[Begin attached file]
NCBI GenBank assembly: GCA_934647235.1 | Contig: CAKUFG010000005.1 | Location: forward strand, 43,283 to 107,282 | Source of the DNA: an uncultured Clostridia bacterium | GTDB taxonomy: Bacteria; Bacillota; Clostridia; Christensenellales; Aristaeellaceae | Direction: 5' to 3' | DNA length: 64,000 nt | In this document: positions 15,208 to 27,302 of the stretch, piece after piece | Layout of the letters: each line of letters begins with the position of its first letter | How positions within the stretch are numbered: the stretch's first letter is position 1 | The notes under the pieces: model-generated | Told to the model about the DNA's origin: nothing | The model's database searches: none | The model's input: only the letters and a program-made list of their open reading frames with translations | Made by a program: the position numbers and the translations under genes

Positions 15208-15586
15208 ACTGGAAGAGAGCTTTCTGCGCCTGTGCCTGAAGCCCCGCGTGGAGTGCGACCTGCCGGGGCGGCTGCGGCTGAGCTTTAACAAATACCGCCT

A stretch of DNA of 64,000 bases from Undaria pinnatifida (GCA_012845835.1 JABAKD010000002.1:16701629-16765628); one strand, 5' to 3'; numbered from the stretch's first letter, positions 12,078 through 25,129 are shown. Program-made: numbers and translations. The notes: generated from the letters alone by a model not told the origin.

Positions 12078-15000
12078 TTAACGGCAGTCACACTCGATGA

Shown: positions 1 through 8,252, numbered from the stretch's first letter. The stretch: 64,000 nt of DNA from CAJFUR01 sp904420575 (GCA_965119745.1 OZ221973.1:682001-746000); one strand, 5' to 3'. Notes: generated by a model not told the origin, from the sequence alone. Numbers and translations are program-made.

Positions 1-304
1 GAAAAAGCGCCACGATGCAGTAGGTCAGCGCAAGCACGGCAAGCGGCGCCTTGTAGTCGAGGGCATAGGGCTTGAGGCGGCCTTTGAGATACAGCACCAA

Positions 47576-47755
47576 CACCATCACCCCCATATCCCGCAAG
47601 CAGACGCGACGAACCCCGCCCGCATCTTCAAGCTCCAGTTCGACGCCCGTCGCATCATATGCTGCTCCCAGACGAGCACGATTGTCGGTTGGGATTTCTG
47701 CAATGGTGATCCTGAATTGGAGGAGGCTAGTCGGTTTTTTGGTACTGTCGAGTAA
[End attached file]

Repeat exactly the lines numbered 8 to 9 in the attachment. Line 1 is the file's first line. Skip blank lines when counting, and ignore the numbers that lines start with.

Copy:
Positions 1-304
1 GAAAAAGCGCCACGATGCAGTAGGTCAGCGCAAGCACGGCAAGCGGCGCCTTGTAGTCGAGGGCATAGGGCTTGAGGCGGCCTTTGAGATACAGCACCAA